Now if this were the game show Family Feud at the turn of the millennium and the question was “name a female Millennial Pop star,” the top two “survey says” answers would be the pair of super-sexy teen-blonde chart newcomers whose debut smashes are back-to-back at numbers five and four in our countdown. They were both alumni of Star Search and The Disney Channel’s early ’90s Mickey Mouse Club reboot. And since they were vying for the same audience, their rivalry was tabloid catnip: 1999’s burning pop culture question, endlessly hyped on MTV and elsewhere in the media.

But it wasn’t a rivalry until the second song followed the first to the top of the chart, and Britney Spears’s debut, rocking a midriff-baring schoolgirl uniform asserting that she’s not so innocent on “…Baby One More Time,” was first in January, followed by our #5 hit in July: a sexy, innuendo-filled song that had its singer having to defend her innocence all summer. Britney was the good girl; Christina Aguilera, the bad girl thanks to 1999’s big summer hit, Christina’s “Genie in a Bottle.”

Squeaky clean ’80s Teen-Pop star Debbie Gibson was horrified by “Genie in a Bottle’s” sexual lyrics, and she wasn’t alone. Besieged with pointed questions along those lines all summer with the overlay of the ginned up rivalry vs. “good girl” Britney, 18 year-old Christina Aguilera had to repeat ad nauseum some version of “It’s not about sex, it’s about self-respect! I’m the genie in the bottle; you gotta rub me the right way!” But even with that helpful context, she had to go back and re-record lyrics like “hormones racing” to “heart-beats racing,” “rub me the right way” to “treat me the right way” to pass muster in some countries.

It didn’t hurt her though. After “Genie in a Bottle,” the rocket ship Christina Aguilera continued to ascend. Her next single, “What a Girl Wants,” was the first #1 of calendar 2000 and then she scored another top ten summer hit with her cover of All-4-One’s ballad from the film Space Jam, “I Turn to You,” followed by the star-studded remake of “Lady Marmalade” from the era-defining jukebox musical Moulin Rouge in ’01, on which Christina was the lead artist along with Missy Elliott, Pink, Mýa and Lil’ Kim.

#4 Britney Spears…Baby One More Time

Britney did okay too. “Oops! I Did It Again,” her big Y2K hit, peaking at #9. But that’s getting ahead of ourselves. Let’s rewind. At #4 on the year 1999, beating Christina by literally just one point, 1,271 to 1,270, in our Chartcrush ranking system, the artist and her #1 debut single that emphatically announced the arrival of the Millennial generation.

And it was the only song in our 1999 top ten that debuted in the top 20. Up to 1999, fewer than 50 new artists in Hot100 history had done that, and the list reads like a chronology of teen sensations. Well, no exception here: the minute she appeared on TV screens in that aforementioned schoolgirl outfit, the future of Pop in the Y2K decade became crystal clear. Bubblegum was back, but it was never as sexy or broadly appealing as our #4 song, again, beating rival Christina Aguilera by just a single point (for all intents and purposes a tie), Britney Spears’ “…Baby One More Time.”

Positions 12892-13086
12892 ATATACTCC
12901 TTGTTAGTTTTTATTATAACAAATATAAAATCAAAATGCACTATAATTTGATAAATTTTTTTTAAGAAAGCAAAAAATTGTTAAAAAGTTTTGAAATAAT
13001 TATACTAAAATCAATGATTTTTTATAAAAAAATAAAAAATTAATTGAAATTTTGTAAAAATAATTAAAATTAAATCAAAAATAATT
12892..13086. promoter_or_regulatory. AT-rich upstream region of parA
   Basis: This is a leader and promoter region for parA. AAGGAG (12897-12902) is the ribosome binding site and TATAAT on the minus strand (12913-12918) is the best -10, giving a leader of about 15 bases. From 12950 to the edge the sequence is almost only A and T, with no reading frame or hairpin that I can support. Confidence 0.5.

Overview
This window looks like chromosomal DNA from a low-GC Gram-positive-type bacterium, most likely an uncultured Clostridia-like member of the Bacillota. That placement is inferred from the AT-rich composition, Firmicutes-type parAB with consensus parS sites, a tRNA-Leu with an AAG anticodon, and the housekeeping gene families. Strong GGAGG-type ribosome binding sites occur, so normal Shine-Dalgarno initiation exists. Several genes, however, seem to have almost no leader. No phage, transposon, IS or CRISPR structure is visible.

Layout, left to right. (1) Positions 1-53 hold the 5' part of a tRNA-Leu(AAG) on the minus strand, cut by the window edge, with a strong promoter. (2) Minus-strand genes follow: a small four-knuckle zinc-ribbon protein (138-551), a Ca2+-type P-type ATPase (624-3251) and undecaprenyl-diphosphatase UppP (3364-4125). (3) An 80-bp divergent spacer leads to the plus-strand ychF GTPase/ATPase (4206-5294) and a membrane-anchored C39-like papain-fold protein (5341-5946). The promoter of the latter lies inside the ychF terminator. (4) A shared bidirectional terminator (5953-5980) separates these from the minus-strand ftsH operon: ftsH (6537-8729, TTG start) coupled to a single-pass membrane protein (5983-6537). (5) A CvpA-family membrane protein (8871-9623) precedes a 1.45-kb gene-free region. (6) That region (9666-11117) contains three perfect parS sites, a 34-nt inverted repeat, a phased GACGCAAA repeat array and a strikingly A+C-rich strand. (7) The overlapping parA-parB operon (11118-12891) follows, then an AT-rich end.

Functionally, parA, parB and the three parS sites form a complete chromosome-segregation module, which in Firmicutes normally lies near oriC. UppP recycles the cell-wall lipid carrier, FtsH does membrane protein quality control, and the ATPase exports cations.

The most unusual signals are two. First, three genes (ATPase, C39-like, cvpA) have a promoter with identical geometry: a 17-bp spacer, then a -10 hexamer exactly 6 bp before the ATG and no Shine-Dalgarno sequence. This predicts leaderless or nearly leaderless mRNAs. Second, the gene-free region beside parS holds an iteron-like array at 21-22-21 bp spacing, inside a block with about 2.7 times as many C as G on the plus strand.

“…Baby One More Time,” 16-year-old Britney Spears, the first on the calendar of the three brand new female acts in the top ten, along with Christina Aguilera and J-Lo, whose chart debuts went to #1. And I’ve got to mention a fourth that didn’t make our top ten. Lauryn Hill’s first solo single, “Doo Wop (That Thing)” was only the tenth song ever to debut at #1, but the very first by a new artist. Of course, Hill had just wowed everyone with her smash cover of Roberta Flack’s “Killing Me Softly” in 1996, but that was with her group, The Fugees, not as a solo act.

Now the Britney vs. Christina rivalry never really went away. Coming out of 1999 into the early ’00s, Christina dominated with her aforementioned string of hits, but then Britney flipped the script in the second half of the decade starting with “Toxic” in ’04.

#3 Cher – Believe

At #3 on our 1999 Chartcrush Top Ten Countdown, the song that was Billboard’s #1 song of the year, by a singer whose first appearance on the charts was in 1965. At nearly 53, she became the oldest woman to sing lead on a #1 hit, shattering the record previously held by Grace Slick, formerly of The Jefferson Airplane, who was 47 when Starship’s “Nothing’s Gonna Stop Us Now” peaked at #1 in 1987.  Here is the never-irrelevant Cher with her 1999 dance-pop hit, “Believe.”

It’s not often that a piece of behind-the-scenes studio technology becomes a celebrity, but that effect you hear on Cher’s vocals in that song? “Believe” was one of the first commercial recordings to use Auto-Tune, a digital audio software plugin developed to make subtle corrections to off-pitch vocals. But if you turn up all the controls to maximum, you get that artificial glitchy sound now known as “The Cher Effect” thanks to “Believe.” Music people always gonna turn those knobs up to ten, right?

Well, since then, top rappers like T-Pain and Lil Wayne have made The Cher Effect an integral part of their signature sounds. It became so ubiquitous in Hip-Hop that in 2009, Jay-Z titled the lead single off his album The Blueprint 3 “D.O.A. (Death of Auto-Tune).” In 2010, Time magazine included Auto-Tune in its list of “The 50 Worst Inventions.” But back in ’99 when people heard it for the first time on our #3 song, Cher’s “Believe,” it got everyone’s attention straight away.

#2 TLCNo Scrubs

By now you’ve undoubtedly noticed the preponderance of female acts in our Chartcrush Top Ten Countdown of 1999’s top hits. It was the year-of-the-woman like no other at the top of the Pop charts: the first and to-date only year in chart history with such a lopsided split in favor of the ladies.